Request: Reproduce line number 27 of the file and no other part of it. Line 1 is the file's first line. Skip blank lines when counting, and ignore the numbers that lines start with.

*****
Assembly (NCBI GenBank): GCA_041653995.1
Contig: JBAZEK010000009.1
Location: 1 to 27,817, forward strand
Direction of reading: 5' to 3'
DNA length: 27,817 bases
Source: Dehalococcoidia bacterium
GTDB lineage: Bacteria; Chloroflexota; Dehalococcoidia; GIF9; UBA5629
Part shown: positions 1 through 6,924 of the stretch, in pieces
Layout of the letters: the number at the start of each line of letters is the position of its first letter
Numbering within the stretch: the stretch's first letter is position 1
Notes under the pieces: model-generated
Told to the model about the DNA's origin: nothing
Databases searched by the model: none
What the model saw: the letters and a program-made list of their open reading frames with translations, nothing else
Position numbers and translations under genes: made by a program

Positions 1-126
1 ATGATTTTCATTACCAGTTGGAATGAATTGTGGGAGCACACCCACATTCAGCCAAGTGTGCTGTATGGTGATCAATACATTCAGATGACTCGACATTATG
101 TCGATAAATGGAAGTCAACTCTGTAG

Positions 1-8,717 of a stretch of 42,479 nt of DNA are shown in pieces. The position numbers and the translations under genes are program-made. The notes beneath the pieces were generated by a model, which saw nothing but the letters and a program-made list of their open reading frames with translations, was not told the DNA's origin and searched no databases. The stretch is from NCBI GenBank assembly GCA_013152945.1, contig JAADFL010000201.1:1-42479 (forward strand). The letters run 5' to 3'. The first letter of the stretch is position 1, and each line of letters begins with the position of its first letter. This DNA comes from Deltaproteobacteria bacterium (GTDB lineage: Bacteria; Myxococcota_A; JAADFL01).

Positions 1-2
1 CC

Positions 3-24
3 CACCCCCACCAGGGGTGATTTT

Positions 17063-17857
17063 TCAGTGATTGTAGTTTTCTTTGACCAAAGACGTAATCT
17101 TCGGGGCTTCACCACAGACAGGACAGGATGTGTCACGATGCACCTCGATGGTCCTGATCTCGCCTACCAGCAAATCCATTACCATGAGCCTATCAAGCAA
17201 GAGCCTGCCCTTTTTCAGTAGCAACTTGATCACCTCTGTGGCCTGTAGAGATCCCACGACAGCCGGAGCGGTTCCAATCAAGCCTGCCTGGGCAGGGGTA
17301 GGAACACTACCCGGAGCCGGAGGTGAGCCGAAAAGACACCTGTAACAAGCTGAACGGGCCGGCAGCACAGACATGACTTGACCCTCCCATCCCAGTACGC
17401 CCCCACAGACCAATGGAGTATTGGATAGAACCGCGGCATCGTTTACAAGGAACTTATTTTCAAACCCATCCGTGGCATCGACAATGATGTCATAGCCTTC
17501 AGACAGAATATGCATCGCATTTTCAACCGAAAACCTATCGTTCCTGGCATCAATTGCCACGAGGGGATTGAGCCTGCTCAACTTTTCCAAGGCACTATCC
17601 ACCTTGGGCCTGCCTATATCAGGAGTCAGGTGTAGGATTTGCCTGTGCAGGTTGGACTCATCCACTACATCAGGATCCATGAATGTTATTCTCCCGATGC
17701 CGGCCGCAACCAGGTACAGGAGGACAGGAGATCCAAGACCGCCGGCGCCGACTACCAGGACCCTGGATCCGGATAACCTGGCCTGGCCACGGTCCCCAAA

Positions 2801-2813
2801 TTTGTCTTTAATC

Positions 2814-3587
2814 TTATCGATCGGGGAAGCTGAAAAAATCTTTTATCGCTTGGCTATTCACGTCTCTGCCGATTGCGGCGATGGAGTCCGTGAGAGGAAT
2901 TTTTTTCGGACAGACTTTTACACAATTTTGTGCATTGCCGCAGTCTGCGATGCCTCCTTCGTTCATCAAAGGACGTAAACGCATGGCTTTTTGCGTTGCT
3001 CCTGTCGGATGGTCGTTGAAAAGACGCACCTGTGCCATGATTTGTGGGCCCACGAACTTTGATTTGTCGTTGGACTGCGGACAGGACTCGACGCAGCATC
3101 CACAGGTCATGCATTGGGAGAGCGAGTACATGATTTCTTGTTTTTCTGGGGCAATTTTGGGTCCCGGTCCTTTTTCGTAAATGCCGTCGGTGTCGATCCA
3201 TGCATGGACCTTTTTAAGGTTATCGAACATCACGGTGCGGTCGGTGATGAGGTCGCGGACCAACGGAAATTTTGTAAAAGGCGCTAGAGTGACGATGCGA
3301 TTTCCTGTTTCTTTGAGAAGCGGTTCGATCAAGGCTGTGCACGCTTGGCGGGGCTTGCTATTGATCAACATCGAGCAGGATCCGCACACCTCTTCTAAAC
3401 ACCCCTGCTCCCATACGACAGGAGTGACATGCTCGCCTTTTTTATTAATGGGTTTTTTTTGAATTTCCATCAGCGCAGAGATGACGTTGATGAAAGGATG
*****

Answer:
17201 GAGCCTGCCCTTTTTCAGTAGCAACTTGATCACCTCTGTGGCCTGTAGAGATCCCACGACAGCCGGAGCGGTTCCAATCAAGCCTGCCTGGGCAGGGGTA